Anyway, this is what I acquired by way of stones at the show. If you are wondering whether perhaps I was a touch feverish to be so unusually (for me, at least) restrained in my purchasing, let me say that the art beads I purchased will show up in a few days on Art Bead Scene. I'm quite happy with these beads. The strand at the top is called solar quartz - I had never seen it before. There were both rough cut slices and faceted versions available, and I decided I liked the faceted ones better. The strand at the bottom is multicolored sapphire - the beads are so dainty and unlike my usual style, but I fell in love with them the minute I saw them. The stone in the center is a baby geode that has been cut, polished and drilled through. It is far more brilliant in person - I had trouble capturing that in my photo. Finally, I purchased more elongated teardrop onyx beads from a vendor who also does shows local to where I live.
Oh, and Melanie told me that she actually saw someone wearing one of my koi pendants at the show. To whomever you are - thank you so much!
Obviously the show has a lot more to offer than just shopping. Once the SO is older, I hope to take a few classes myself, including Jennifer Heynen's ceramic class, which I understand was wonderful this year. If you haven't attended the Bead & Button Show in the past, but would like to learn more (including show dates for next year), you can visit their website here.
I've been looking for these glass daisy beads everywhere for a while now, and I finally did find them in the Garment District. Yay! I hopped a cab for my second trip down there during our vacation, thinking, for some reason that it would be faster than the subway. Silly, silly me. Half an hour later, we were stuck in traffic on 37th Street, heading back to Toho Shoji, when I happened to look out of the window. Lo and behold, we were passing a big bead store! I made a mental note to come back to the street, as we inched about 50 yards down the street, and - oh, look, another bead store! And another one! At this point, I told the driver he could just let me off right there. It turns out that the one block contained six separate gem and bead stores. Plus, there turned out to be another one right around the corner (where I found the daisies). Yes, it turns out that the Garment District sure is a nice place to browse around if you're a bead enthusiast. I was so busy with these stores, I never made it back to Toho Shoji or to M&J Trimming (which is sort of a mecca for notion hunters, if you've never heard of it - well worth a visit, and they have lots of interesting stuff on their website, too) which was also just a couple blocks away.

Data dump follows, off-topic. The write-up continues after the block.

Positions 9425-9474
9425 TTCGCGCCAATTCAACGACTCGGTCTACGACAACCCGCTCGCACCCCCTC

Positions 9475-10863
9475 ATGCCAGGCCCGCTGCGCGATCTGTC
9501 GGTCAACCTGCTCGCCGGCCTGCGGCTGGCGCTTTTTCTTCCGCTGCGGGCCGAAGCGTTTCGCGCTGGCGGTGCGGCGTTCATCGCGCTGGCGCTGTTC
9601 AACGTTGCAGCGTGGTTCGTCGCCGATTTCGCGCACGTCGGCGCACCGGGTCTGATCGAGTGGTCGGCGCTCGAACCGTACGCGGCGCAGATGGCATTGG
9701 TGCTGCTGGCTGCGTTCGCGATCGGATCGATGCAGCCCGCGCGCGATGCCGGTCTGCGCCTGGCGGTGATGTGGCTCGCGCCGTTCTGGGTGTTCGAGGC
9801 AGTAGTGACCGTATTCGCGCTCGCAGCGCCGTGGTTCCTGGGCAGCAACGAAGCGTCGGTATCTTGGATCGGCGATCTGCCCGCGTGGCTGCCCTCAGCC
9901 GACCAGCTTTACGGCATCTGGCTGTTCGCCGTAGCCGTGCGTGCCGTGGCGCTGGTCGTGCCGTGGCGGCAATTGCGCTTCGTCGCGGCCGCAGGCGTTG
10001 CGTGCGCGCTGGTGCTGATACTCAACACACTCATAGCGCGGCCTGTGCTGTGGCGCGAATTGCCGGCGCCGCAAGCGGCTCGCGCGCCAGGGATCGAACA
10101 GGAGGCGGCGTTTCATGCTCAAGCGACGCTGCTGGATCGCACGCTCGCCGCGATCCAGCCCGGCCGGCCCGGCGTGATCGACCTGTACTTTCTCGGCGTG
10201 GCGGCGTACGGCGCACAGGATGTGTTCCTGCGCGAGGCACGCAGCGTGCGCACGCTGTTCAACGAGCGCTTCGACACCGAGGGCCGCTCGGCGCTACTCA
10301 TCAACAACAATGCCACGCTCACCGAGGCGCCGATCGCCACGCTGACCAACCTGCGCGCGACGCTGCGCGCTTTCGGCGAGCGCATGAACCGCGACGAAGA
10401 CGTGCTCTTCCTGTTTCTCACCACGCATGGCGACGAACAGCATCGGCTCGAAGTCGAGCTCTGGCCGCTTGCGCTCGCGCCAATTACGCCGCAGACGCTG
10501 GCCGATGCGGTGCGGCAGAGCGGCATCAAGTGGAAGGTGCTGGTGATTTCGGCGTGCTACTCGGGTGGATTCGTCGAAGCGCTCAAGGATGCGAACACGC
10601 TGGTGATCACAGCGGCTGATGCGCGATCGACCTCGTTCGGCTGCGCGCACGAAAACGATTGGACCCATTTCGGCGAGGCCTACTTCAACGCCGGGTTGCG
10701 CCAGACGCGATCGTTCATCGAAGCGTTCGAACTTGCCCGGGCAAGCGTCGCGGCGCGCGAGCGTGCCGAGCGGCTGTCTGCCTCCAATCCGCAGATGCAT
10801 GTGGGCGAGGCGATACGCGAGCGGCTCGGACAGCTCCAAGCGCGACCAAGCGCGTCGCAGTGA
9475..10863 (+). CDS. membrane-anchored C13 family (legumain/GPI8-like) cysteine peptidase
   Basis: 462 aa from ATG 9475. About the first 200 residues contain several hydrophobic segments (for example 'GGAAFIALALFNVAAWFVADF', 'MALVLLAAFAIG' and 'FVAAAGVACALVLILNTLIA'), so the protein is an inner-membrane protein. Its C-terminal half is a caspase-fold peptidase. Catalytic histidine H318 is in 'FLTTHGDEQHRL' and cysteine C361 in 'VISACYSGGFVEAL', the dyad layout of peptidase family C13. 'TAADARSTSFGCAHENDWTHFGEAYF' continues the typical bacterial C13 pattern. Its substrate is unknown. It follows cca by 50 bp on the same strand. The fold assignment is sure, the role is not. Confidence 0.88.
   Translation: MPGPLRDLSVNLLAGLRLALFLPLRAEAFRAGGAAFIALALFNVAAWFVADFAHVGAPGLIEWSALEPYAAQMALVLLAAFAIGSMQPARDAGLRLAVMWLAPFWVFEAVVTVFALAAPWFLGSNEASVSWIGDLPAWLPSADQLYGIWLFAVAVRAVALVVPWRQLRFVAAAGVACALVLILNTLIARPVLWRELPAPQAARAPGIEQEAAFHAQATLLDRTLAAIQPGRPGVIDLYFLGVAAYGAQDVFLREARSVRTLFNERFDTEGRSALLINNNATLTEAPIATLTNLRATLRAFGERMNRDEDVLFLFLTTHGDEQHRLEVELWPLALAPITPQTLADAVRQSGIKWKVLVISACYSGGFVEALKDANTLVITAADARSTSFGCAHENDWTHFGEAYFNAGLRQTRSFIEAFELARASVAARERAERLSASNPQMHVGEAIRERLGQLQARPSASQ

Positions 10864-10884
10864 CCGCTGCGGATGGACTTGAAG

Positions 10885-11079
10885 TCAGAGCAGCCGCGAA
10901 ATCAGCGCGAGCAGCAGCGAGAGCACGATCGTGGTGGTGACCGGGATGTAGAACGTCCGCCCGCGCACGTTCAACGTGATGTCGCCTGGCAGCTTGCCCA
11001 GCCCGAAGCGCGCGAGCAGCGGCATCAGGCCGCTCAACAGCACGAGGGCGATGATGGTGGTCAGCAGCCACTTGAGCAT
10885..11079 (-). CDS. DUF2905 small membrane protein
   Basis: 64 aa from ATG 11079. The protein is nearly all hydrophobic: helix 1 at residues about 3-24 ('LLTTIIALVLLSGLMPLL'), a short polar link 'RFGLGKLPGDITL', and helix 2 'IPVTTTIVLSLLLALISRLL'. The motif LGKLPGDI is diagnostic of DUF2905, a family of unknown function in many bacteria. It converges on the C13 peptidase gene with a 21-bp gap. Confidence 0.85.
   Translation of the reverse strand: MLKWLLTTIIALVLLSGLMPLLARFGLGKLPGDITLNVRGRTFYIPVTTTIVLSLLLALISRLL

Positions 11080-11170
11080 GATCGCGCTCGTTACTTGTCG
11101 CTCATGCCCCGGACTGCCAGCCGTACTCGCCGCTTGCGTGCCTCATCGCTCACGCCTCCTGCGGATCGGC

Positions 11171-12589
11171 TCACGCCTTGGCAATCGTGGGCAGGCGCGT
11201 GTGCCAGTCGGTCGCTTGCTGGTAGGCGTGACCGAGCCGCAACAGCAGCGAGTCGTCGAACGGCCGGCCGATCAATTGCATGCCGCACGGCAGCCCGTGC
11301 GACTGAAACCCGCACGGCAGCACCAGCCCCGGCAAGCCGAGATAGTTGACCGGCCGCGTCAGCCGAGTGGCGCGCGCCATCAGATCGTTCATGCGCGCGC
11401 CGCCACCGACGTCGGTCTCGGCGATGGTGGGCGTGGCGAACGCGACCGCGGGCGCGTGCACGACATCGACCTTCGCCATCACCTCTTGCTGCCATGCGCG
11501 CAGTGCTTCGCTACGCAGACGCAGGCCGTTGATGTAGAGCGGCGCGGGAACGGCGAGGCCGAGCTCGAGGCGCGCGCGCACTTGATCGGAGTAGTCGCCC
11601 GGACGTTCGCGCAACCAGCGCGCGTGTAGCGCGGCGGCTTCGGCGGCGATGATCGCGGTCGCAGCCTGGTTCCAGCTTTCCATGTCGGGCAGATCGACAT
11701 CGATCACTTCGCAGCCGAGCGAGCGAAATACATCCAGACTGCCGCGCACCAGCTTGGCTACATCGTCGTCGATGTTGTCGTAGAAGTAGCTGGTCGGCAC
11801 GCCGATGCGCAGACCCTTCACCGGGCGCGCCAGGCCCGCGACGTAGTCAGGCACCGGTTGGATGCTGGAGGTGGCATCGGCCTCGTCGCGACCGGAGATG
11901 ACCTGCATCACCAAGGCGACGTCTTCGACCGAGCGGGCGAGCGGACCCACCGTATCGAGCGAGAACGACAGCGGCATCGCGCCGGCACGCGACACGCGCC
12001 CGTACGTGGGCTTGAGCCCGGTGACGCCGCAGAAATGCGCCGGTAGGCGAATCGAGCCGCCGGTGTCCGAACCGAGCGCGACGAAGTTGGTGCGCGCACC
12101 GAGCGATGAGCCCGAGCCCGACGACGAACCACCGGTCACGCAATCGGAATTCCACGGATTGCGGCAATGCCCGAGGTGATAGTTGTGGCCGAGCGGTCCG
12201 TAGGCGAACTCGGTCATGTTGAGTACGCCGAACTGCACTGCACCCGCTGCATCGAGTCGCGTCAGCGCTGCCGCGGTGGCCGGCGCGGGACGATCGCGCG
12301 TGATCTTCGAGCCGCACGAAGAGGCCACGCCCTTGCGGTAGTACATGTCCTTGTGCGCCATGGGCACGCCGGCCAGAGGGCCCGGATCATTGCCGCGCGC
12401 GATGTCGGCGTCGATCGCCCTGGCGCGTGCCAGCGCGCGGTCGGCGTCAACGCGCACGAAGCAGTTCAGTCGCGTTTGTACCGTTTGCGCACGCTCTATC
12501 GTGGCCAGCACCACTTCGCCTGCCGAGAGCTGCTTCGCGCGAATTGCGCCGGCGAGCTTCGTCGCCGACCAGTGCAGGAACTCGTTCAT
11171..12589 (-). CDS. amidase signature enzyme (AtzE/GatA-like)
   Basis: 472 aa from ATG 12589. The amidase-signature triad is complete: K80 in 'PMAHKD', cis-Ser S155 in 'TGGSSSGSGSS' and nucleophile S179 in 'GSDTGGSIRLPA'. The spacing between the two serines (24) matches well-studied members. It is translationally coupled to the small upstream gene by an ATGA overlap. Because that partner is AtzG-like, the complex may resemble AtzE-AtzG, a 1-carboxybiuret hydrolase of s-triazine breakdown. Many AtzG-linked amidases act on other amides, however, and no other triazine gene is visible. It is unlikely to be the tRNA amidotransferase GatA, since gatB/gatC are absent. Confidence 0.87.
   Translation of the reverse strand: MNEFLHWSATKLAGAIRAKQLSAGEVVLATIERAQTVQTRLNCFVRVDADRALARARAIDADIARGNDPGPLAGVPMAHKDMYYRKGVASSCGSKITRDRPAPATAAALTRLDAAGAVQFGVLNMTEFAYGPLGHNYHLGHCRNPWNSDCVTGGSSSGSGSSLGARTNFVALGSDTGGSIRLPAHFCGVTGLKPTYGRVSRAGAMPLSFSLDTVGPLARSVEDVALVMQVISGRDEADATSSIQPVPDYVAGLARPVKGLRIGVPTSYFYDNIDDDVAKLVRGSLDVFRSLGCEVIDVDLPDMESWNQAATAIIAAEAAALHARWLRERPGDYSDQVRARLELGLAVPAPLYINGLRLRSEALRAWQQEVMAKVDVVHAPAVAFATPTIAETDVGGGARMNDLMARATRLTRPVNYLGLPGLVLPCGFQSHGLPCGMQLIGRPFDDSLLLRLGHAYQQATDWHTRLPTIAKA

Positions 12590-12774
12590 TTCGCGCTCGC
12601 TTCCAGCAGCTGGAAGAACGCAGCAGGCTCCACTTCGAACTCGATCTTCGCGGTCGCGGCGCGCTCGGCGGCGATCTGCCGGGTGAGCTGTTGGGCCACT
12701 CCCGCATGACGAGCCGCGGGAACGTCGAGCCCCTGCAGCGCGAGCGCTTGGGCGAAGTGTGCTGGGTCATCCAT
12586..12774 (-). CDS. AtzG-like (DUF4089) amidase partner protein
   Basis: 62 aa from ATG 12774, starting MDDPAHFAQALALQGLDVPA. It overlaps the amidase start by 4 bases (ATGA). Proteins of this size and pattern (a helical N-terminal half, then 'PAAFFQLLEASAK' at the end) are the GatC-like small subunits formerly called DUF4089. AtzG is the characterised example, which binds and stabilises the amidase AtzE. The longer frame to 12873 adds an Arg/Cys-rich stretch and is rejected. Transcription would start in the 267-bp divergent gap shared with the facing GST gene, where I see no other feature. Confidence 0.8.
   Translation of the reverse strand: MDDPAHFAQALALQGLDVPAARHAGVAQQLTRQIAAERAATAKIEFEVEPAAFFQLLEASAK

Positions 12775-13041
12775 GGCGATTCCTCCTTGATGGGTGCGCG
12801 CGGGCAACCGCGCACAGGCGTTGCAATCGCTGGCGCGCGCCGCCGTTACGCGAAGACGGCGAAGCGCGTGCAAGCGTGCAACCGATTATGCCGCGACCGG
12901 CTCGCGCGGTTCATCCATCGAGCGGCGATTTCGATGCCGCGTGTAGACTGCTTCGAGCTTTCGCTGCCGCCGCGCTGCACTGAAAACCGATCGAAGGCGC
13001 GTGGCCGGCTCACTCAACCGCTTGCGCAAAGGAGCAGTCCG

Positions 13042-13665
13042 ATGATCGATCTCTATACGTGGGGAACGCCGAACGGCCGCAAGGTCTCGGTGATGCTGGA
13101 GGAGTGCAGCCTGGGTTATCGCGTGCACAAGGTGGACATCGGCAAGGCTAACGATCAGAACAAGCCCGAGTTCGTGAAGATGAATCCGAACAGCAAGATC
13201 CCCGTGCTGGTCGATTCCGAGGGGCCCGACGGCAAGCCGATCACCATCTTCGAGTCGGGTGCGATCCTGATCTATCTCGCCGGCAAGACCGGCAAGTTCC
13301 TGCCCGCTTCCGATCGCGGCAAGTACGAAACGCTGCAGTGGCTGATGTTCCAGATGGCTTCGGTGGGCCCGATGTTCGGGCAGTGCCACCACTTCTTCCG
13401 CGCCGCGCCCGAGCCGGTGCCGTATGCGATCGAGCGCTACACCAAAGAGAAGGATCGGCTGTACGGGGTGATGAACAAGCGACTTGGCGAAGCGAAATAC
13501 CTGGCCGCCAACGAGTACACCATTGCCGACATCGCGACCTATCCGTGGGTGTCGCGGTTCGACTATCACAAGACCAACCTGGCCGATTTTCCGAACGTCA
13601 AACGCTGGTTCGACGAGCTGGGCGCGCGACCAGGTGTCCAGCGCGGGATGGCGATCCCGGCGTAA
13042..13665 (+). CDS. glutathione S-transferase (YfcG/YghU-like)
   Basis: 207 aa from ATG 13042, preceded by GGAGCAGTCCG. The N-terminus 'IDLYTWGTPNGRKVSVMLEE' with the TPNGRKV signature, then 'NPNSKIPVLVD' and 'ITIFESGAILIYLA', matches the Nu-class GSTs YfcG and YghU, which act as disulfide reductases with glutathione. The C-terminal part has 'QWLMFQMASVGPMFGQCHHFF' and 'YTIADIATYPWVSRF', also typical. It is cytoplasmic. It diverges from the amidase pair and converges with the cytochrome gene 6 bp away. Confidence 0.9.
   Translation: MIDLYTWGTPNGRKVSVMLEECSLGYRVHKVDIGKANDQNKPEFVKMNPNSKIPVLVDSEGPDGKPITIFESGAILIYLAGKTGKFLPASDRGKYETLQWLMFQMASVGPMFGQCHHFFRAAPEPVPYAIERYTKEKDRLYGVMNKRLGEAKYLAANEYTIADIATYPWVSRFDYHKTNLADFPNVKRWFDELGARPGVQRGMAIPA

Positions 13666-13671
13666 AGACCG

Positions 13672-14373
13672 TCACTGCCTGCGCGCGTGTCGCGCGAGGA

Well, you'd think that all of that beady goodness would be enough for me for months, but I'm still planning on wandering around the Bead & Button Marketplace on Sunday, barring any unforeseen circumstances. My beading buddy, Carolyn, and I only spend about 3-4 hours wandering the floor - we never manage to cover the whole place - but it's definitely a highlight of the year. Not to mention getting the opportunity to meet up with other beading friends. If you are going, too, I hope to see you there. If not, have a great weekend.